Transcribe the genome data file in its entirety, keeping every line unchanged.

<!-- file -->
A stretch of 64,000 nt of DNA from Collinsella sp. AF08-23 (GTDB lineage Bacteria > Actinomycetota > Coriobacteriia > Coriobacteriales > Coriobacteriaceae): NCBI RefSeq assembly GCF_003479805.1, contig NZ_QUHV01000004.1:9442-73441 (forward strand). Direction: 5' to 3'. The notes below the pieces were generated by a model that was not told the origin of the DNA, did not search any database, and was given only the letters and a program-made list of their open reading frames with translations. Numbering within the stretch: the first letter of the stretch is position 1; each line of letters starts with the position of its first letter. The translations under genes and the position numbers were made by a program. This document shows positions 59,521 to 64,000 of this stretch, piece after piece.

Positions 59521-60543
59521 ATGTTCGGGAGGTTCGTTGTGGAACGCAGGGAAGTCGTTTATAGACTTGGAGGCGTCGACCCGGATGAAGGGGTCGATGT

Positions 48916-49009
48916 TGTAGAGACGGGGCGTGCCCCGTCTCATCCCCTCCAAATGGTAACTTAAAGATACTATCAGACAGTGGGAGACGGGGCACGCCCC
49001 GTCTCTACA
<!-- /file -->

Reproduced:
A stretch of 64,000 nt of DNA from Collinsella sp. AF08-23 (GTDB lineage Bacteria > Actinomycetota > Coriobacteriia > Coriobacteriales > Coriobacteriaceae): NCBI RefSeq assembly GCF_003479805.1, contig NZ_QUHV01000004.1:9442-73441 (forward strand). Direction: 5' to 3'. The notes below the pieces were generated by a model that was not told the origin of the DNA, did not search any database, and was given only the letters and a program-made list of their open reading frames with translations. Numbering within the stretch: the first letter of the stretch is position 1; each line of letters starts with the position of its first letter. The translations under genes and the position numbers were made by a program. This document shows positions 59,521 to 64,000 of this stretch, piece after piece.

Positions 59521-60543
59521 ATGTTCGGGAGGTTCGTTGTGGAACGCAGGGAAGTCGTTTATAGACTTGGAGGCGTCGACCCGGATGAAGGGGTCGATGT

Positions 48916-49009
48916 TGTAGAGACGGGGCGTGCCCCGTCTCATCCCCTCCAAATGGTAACTTAAAGATACTATCAGACAGTGGGAGACGGGGCACGCCCC
49001 GTCTCTACA